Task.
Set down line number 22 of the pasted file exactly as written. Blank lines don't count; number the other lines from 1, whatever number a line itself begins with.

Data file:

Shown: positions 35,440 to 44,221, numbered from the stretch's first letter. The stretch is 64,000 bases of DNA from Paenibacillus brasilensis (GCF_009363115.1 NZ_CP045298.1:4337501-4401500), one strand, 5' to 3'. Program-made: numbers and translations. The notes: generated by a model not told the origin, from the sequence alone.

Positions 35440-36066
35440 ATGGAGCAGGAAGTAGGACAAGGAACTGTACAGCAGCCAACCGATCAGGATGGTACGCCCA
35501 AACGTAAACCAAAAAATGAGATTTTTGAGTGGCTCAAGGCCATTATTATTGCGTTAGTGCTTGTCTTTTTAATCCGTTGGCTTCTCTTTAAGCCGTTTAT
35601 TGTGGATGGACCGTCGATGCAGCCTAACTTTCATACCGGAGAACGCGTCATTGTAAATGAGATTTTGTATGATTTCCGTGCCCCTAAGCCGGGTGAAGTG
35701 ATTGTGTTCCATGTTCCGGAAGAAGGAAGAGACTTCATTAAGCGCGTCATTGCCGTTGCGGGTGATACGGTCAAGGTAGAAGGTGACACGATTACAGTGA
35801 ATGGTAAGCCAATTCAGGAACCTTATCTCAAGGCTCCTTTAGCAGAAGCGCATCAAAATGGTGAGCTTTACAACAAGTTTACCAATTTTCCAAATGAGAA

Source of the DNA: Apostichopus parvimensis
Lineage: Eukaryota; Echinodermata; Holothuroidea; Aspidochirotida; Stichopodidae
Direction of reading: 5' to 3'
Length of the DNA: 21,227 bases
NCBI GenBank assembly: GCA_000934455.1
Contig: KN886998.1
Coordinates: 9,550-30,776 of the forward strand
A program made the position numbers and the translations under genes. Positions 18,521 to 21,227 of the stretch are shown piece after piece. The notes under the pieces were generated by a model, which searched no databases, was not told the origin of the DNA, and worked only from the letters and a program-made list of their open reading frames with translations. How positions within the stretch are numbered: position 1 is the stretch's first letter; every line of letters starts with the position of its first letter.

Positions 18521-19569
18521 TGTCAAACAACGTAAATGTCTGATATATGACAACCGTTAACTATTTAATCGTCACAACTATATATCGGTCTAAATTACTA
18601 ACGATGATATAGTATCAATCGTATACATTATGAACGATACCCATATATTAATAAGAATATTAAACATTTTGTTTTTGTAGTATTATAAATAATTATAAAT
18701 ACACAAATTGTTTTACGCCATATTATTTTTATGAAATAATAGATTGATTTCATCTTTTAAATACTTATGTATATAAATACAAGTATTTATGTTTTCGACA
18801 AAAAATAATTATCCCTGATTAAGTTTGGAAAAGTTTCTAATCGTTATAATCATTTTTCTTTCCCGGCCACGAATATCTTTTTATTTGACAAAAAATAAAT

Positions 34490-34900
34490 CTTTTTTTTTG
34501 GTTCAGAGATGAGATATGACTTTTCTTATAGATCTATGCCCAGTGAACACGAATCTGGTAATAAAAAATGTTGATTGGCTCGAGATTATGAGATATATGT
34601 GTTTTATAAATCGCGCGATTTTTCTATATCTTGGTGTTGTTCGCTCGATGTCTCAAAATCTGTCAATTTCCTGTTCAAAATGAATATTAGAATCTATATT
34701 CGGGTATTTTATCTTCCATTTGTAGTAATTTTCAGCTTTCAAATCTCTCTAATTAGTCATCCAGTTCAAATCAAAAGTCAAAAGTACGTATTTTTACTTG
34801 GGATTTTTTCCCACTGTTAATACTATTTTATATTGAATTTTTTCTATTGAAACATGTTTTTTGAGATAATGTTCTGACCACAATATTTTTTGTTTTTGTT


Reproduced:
34490 CTTTTTTTTTG